The thing is - I would still attempt timing that - maybe over a week; so you could get a approximation when you 'estimate' the hand going onto one of the Markers :yes:

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Ah, now able to post photos [emoji846]

This is what I mean.

You can see the variance, but by knowing which way to leave the watch I got a mechanical watch , what is non-COSC, to an average of approximately 0.25 secs/day 150e6a9098cfd44c2221df808554290f.jpg


Sent from my iPhone using Tapatalk

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Gosh. Once again I find myself with @Bonzodog.

Providing it’s within a few seconds per day, I am fine. If I really cared for split second accuracy I would get a “smart” watch.

Caring about the finest accuracy of mechanical timepieces would be a quick route to paranoia and misery for me :(

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I used to use an app, but bought a timegrapher earlier this year. Now I can worry about amplitude and beat error, too!

I have found it invaluable for regulation (not really possible without, or very tricky at least).

 

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On 06/05/2020 at 09:25, yokel said:

Gosh. Once again I find myself with @Bonzodog.

Providing it’s within a few seconds per day, I am fine. If I really cared for split second accuracy I would get a “smart” watch.

Caring about the finest accuracy of mechanical timepieces would be a quick route to paranoia and misery for me :(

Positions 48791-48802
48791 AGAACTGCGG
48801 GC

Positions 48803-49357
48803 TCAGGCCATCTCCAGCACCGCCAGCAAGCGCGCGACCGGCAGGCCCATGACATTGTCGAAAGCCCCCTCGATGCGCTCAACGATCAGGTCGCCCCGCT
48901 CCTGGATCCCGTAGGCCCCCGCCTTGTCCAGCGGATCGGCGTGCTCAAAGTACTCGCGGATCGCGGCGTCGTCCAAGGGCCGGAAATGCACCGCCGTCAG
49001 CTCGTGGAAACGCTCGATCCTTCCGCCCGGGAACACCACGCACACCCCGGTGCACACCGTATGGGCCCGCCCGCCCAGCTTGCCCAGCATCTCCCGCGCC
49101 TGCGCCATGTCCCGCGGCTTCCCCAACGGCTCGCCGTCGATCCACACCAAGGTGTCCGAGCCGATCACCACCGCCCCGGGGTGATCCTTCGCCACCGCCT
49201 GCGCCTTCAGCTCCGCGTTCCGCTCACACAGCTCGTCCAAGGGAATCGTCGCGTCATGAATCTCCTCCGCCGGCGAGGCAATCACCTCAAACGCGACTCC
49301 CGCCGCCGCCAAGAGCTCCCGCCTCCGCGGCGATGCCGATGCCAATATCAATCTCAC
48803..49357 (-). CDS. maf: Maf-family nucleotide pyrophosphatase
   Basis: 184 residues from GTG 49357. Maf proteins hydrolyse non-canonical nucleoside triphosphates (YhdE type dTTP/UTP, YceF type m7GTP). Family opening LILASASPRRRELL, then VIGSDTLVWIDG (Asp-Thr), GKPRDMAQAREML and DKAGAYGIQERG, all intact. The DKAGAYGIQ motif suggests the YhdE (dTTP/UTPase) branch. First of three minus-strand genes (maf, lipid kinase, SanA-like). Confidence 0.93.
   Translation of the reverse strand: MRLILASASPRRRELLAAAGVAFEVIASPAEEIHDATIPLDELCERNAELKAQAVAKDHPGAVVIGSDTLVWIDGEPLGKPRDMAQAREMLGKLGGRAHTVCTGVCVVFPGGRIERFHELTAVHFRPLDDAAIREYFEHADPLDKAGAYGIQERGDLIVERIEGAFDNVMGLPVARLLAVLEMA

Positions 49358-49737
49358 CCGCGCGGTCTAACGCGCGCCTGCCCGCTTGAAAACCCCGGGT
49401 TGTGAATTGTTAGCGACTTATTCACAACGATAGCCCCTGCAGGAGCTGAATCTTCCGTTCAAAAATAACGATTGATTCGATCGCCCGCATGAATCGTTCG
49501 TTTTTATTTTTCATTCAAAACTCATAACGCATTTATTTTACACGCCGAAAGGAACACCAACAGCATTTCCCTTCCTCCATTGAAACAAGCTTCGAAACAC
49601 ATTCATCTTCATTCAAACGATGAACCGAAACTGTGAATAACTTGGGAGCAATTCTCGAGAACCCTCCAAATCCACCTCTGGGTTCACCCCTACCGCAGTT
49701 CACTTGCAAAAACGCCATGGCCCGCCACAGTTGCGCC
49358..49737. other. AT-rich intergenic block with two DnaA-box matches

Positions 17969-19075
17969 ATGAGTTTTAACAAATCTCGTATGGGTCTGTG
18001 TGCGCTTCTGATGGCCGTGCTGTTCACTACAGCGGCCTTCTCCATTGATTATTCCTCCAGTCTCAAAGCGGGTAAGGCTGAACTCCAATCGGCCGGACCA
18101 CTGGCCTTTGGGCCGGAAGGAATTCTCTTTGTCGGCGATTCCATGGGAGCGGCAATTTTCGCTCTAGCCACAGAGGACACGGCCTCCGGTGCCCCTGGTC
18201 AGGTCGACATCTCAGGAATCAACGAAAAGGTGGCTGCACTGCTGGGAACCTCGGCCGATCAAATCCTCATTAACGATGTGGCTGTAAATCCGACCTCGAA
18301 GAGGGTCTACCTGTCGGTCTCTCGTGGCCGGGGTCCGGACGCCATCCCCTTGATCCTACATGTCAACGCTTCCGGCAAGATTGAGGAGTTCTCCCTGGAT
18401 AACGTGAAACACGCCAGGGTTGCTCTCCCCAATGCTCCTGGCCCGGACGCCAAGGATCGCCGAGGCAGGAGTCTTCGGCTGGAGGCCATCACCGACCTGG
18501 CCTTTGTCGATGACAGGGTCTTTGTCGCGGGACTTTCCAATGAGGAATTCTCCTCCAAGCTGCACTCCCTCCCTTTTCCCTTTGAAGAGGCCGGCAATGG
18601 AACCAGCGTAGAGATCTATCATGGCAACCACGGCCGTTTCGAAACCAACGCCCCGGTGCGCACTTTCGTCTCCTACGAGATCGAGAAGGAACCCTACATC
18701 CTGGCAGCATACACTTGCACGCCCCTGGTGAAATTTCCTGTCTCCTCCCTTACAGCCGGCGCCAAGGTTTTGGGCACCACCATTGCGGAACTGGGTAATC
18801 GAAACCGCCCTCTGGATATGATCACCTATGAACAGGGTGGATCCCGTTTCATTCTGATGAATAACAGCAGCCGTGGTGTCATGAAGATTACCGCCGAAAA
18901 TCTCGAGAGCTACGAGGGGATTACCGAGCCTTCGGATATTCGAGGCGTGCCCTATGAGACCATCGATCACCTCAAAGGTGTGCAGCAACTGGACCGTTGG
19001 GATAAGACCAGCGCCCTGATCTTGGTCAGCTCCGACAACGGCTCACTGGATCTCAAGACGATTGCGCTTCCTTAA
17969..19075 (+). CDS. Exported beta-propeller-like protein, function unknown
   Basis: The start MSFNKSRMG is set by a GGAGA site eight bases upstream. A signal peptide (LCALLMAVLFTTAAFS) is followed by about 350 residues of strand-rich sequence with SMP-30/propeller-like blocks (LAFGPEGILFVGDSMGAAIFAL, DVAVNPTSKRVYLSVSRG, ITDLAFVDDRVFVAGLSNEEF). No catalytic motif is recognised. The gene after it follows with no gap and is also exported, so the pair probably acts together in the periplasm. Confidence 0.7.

It is harmless as a pastime but an affliction when it becomes an obsession, like many things!  Some Rolex watches came with instructions as to how to pick up or lose a few seconds overnight, and I would say that is sound advice if you have an auto with a screw crown, because reducing the need to set it reduces the wear on that thread over the years.

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12 hours ago, Lugh said:

I've used an Android app called Tickoprint. It measures the ticks over a short period, then says how much time the watch would gain/lose over a day. It seemed accurate enough on the two watches I tried anyway.

does it use the microphone, like a timegrapher?  That is what I was looking for too.

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I just use 'time is' to set my watch when needed. Sometimes, out of curiosity, if still wearing the same watch, I will check to see how it's doing a few days later. On the better movements, unsurprisingly well. That's good enough for me.